Addiction Awareness Scholarship Campaign 2020 – The Changing Face of Addiction


The Changing Face of Addiction

Raymond Brown

Addiction Awareness Scholarship Essay

The Changing Face of Addiction

According to the National Survey on Drug Use and Health, 19.7 million American adults battled a substance use disorder in 2017. Drug abuse and addiction cost America more than $740 billion annually in lost workplace productivity, healthcare expenses, and crime-related costs. In 2017, 30.5 million people used an illicit drug in the past 30 days. That corresponds to about 1 in 9 Americans or 1-4 young adults aged 18-25. There is little debate that America is, in fact dealing with an addiction crisis. This often leads to permanent physical and emotional damage to users and it negatively impacts their families.

The important question is why are we dealing with an addiction crises? I believe the problem is multifaceted. First of all, the previous and current attempts to address this issue have been largely ineffective. Nancy Reagan’s “Just say no” campaign could not have been less effective as it failed to recognize the desperation and lack of hope in poor inner-city communities and led to the criminalization of addicts. While we know that this is really a health crisis, rather than offer medical services to those in need, America’s initial reaction was to address the issue with the criminal system. Addicts are put in jail rather than given access to viable treatment options. This exacerbates the problem because drugs are readily available in many prisons. Further, there is little in the way of effective drug treatment in jail. Therefore, many people come out of jail worse off, and more addicted then they were when they went in.

Insufficient funding for the treatment of mental health is another contributing factor to the addiction crisis as many addicts are self-medicating to assuage the symptoms of untreated mental health issues.

In summary, the problem has been largely ignored by the bulk of society because the face of addiction has been poor Black people in inner cities. These citizens don’t wield much political power so this issue not been properly addressed. However, more recently, addiction has begun to impact white middle-class communities. As the face of addiction transforms to include athletes and middle-class families addicted to prescription drugs, it has suddenly occurred to America that this is a medical problem. Almost overnight, the paradigm has shifted, and now we have concluded that addicts need medical treatment versus jail time.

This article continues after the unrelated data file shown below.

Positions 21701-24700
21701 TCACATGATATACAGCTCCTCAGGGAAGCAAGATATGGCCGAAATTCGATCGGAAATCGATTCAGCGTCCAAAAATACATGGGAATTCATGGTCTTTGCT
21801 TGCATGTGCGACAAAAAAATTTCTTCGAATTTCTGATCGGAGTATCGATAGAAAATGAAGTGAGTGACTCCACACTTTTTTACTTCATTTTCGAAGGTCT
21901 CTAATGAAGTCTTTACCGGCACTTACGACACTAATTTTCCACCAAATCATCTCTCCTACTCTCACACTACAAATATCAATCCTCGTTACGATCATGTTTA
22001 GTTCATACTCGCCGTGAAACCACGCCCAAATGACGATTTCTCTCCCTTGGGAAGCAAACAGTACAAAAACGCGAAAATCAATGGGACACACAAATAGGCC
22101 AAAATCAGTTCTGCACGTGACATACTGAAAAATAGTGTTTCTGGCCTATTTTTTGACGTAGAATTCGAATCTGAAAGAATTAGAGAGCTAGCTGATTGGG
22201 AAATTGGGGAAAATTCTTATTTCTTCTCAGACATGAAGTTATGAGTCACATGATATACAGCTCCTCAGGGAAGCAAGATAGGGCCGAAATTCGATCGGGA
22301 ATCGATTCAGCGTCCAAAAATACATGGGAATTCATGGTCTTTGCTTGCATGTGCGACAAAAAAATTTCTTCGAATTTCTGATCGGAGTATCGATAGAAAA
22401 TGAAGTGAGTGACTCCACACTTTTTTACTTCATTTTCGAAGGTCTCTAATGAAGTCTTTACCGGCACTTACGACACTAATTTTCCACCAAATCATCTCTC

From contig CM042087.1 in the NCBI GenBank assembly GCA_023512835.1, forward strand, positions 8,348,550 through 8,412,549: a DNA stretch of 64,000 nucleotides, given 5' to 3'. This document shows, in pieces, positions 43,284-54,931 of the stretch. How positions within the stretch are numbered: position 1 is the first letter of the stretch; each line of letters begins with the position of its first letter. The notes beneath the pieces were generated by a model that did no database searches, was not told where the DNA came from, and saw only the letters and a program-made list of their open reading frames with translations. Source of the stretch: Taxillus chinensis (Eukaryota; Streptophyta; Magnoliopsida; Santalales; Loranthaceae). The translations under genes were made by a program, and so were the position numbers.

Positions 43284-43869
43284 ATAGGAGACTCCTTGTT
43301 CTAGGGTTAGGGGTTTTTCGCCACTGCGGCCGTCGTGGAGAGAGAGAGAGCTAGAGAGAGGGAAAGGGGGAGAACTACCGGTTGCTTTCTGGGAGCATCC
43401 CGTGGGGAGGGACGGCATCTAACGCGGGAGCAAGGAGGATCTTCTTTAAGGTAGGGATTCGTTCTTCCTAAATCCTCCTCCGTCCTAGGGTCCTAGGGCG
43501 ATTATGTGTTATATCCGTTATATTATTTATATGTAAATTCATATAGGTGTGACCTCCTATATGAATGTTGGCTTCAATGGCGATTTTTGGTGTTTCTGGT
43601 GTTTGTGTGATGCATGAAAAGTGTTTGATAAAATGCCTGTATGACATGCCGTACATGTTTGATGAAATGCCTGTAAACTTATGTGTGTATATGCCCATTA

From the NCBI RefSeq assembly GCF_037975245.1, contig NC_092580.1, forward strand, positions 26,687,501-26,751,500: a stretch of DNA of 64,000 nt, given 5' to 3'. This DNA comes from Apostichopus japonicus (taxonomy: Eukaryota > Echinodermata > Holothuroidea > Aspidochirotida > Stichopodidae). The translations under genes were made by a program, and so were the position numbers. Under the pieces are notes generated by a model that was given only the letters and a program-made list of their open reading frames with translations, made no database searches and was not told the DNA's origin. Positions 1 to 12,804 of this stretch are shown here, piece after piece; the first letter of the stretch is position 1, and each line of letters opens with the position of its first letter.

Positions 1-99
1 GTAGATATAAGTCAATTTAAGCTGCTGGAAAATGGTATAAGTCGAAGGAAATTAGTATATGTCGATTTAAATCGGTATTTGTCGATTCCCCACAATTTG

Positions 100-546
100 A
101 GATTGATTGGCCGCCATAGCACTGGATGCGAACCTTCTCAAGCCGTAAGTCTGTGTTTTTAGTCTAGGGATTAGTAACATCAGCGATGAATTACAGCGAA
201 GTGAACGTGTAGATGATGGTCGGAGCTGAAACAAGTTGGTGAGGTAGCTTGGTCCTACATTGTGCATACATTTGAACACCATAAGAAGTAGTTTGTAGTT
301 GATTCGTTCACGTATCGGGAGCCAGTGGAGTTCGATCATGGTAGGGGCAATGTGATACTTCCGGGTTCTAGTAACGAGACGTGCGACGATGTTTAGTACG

The problem can feel insurmountable. Drugs are readily available in our schools and communities. Communities faced with high unemployment, poor educational opportunities, inadequate health care institutions can be overcome with despair and hopelessness. These environments provide fertile soil for the problem of alcohol and drug addiction to prosper and grow.

The societal solution to America’s addiction problem is not obvious but there some things we can do that will help. First, we can treat the Black man in Baltimore addicted to crack cocaine with the same humanity, kindness, and understanding we offer the white Washington DC executive addicted to prescription drugs originally prescribed for a knee injury. We need to encourage our political representatives to pass laws that view addiction as a medical issue and treat it accordingly. We can provide affordable mental health services for those that need them. Lastly, we can educate our youth, on the dangers of sampling addictive drugs.

As individuals, we can tackle the problem, one person at a time. We need to be wary of the signs of addiction in our friends, family members, co-workers, and associates and be ready to provide them with the support and encouragement they need to seek treatment. It is only by raising the issue as both a personal and societal issue, that we will be able to cure America of this horrible disease.